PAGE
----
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« REPLY #10 on: 05/22/06 2229 Hours »
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On the 1000, it is actually not too bad to reach the vacuum plug on the front throttle body from the left side of the bike.  Take off the L shaped black covers on both sides (this requires the removal of one screw on each side).  Get on the ground on the left side of the bike and look up to the front throttle body and you should see the plug.  You can grab it with long needle nose, or you can reach up there with your hand.  To attach the vacuum line extension, pinch the tubing between your right hand index and middle fingers about 2 inches from the end of the vacuum tubing.  Using a flashlight in your left hand, maneuver the tubing to the end of the vacuum nipple and push it on.  Once it is started, change your grip and push the tubing up flush with the throttle body.

Once you have the extensions on, it is an easy 5 minute job to check the syncronization and adjust it.   You just remove the L shaped covers, attach the sync tool, and then use long needlenose to adjust the vertical screw.  

I know this procedure, because I had to have warranty work done on my fuel injection and I had to remove the extension tubes before taking it in.  The shops will look for any reason to avoid warranty work and user installed vacuum tubing would be a red flag.  I replaced the tubes when I got the bike back from the shop.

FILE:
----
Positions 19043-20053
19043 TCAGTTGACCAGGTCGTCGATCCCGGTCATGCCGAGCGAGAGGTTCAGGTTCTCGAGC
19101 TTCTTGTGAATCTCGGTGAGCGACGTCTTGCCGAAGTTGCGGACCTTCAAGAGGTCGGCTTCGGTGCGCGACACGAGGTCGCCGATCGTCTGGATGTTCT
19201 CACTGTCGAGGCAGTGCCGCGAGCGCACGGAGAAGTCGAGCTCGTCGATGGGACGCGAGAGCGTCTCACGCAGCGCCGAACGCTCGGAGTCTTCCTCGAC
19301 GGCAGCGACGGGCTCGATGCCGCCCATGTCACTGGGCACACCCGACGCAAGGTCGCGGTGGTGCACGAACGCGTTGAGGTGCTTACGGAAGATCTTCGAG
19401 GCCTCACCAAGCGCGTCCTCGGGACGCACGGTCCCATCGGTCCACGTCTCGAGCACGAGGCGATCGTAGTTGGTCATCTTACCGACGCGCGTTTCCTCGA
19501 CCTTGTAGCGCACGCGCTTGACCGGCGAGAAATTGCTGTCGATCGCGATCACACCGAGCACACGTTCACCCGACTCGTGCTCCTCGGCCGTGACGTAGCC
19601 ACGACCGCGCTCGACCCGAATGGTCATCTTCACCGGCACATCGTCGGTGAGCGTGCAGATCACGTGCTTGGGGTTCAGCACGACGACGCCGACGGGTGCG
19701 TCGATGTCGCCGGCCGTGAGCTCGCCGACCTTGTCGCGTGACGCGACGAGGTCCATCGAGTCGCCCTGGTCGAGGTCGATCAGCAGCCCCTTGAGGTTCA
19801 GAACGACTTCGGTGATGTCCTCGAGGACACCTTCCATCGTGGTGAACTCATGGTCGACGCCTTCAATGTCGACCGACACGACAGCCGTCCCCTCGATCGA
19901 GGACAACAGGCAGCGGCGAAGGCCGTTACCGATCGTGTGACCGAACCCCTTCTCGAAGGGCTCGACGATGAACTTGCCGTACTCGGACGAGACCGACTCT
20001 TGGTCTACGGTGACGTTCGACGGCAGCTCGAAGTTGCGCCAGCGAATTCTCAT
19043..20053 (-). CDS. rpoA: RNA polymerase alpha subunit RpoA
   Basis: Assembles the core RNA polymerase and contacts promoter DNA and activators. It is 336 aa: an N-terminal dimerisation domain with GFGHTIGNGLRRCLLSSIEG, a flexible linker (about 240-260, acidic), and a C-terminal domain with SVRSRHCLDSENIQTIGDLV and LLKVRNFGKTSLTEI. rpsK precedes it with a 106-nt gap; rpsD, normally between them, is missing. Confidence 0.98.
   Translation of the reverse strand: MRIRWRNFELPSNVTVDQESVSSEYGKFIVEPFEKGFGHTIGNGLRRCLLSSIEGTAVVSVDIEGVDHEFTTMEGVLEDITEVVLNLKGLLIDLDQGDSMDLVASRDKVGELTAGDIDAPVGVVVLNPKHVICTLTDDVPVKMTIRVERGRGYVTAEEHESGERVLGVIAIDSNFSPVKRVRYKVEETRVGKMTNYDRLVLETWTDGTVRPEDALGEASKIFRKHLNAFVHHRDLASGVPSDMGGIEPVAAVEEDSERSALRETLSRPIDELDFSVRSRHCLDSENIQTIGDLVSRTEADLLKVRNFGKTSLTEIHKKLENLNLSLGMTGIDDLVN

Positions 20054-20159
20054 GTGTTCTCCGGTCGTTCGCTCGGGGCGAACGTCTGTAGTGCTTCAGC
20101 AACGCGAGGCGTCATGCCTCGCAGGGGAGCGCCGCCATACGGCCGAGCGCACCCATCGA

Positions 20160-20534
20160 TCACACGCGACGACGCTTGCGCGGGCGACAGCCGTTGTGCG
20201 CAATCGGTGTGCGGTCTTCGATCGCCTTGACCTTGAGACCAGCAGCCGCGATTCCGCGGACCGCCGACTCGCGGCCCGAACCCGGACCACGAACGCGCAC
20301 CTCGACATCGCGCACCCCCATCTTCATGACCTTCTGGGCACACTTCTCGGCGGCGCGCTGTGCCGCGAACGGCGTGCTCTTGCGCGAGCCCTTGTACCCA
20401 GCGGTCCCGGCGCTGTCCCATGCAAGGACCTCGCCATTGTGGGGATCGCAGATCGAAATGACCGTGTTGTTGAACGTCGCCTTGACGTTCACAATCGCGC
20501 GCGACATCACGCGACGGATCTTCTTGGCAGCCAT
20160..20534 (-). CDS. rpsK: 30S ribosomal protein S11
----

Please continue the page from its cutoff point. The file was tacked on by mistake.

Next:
Tom

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Strom Stevo
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08/14/05 0205 Hours
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Seatac Wa USA
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« REPLY #11 on: 05/23/06 0001 Hours »
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Quote:

Elvis wrote on 22.05.2006 07:20[/i]
So 1/8 is Inch i guess? so it should be 4 mm tube?
i want to have all part ready before i start because i am
performing my maintenance on the street (Dresden city center)
still saving for a house until then this is what i have to live with Wink




Here is the plug, the inside diameter is over 3mm but under 4mm, hope this helps....I forgot this place is world wide, aren't you surprised I even own a metric scale? Tongue

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Warren
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09/13/05 0106 Hours
Posts: 82
Alpine, CA
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« REPLY #12 on: 05/23/06 0030 Hours »
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Be sure to check your TPS adjustment as well... 2 out of the 5 I've helped with have been off at 600 miles...
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-- Warren in San Diego --
-- 2011 V-Strom 650 --


--Click Here For My Free V-Strom Valve Adjustment Shim Calculator --
Elvis
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09/17/04 1938 Hours
Posts: 321

Germany (sachsen)
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« REPLY #13 on: 05/23/06 0937 Hours »
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Quote:

Strom Stevo wrote on 23.05.2006 01:01[/i]

Quote:

Elvis wrote on 22.05.2006 07:20[/i]
So 1/8 is Inch i guess? so it should be 4 mm tube?